It is currently out to tender to sell its generation assets in Taranaki and at Cobb (near Takaka), and has sold its 50% Southdown generation holding to its former joint partner, Mighty River Power.
NGC has changed from a generator and retailer to an asset manager and owner of infrastructure. “It’s a very structured process,” says CIO Brett Bennett. “If there’s no ROI, things don’t fly.”
Bennett’s model is packaged solutions. “We try to steer the business to vanilla standard applications. When the business units want something, they talk to us and we do the analysis and prepare a capex report. Depending on the budget, the sign-off may be done by the general manager of the business unit, the CEO or the board.
IS proposes strategies to the leadership team, which comprises the CEO, the CFO and the general managers of the business units. Bennett reports directly to the CFO.
The two major business units are asset management (gas pipes and other infrastructure); and metering units and liquid petroleum gas supply. Over all of these is the corporate group (finance, legal, HR). The IS group numbers 14, including two in New Plymouth and one in Christchurch. Datacom is NGC’s outsourcing partner.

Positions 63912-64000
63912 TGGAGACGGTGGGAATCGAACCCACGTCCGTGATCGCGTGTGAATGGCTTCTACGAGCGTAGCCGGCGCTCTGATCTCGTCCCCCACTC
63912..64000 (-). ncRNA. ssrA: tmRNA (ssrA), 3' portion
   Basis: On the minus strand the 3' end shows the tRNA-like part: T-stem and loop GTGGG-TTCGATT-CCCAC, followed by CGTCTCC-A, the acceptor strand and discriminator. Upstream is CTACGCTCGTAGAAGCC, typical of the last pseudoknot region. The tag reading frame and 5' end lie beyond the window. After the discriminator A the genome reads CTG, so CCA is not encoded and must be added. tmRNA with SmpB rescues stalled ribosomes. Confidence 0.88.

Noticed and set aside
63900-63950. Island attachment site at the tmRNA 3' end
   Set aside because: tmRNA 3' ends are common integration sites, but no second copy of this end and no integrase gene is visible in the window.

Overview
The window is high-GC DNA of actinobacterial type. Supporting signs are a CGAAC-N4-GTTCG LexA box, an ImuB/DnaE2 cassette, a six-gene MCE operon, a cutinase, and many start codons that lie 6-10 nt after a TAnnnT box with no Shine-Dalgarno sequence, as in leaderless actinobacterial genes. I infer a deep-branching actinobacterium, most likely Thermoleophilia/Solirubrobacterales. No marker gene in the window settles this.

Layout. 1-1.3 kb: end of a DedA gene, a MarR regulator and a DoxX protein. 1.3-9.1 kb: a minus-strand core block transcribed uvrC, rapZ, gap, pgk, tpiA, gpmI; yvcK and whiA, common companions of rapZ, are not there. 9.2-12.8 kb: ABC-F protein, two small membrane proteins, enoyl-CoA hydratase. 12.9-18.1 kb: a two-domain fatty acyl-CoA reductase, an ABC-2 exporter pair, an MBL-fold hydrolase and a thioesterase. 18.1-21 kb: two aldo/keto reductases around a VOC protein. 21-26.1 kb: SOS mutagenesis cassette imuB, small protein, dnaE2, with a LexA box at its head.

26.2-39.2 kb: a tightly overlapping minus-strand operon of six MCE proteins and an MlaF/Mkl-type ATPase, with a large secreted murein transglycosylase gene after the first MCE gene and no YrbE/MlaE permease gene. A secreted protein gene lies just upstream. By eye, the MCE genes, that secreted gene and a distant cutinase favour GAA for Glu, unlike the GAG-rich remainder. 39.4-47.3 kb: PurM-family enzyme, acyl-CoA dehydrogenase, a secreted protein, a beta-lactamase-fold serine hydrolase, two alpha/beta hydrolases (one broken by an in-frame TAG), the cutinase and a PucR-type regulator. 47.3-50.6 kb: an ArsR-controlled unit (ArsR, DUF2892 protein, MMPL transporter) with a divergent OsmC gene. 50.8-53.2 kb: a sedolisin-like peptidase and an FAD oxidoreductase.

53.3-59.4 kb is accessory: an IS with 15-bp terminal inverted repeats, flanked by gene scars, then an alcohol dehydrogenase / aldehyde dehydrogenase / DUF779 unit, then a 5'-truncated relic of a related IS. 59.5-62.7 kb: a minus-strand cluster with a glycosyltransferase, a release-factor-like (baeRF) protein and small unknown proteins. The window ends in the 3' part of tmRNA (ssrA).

NGC runs Sun Solaris servers for its two major applications, the Gemtrack billing system common to most utilities, J D Edwards on Oracle, and has a number of Digital Alpha boxes and Intel servers. It is currently installing Lotus Notes for document management.
It is, says Bennett, a steady-as-she-goes approach.
Turners & Growers, which is merging with ENZA, has an executive management committee comprising the CEO, unit management as required, and CIO Keith Jesson, who attends most meetings. “It’s pretty much a federal approach,” Jesson says. “We are totally business-driven. Requirements are defined and we see if technology can improve the process.”
Over the past two years, Turners & Growers has focused on redeveloping its core business processes under a new business model. It has handled the business requirements in-house and outsourced software development to Datacom.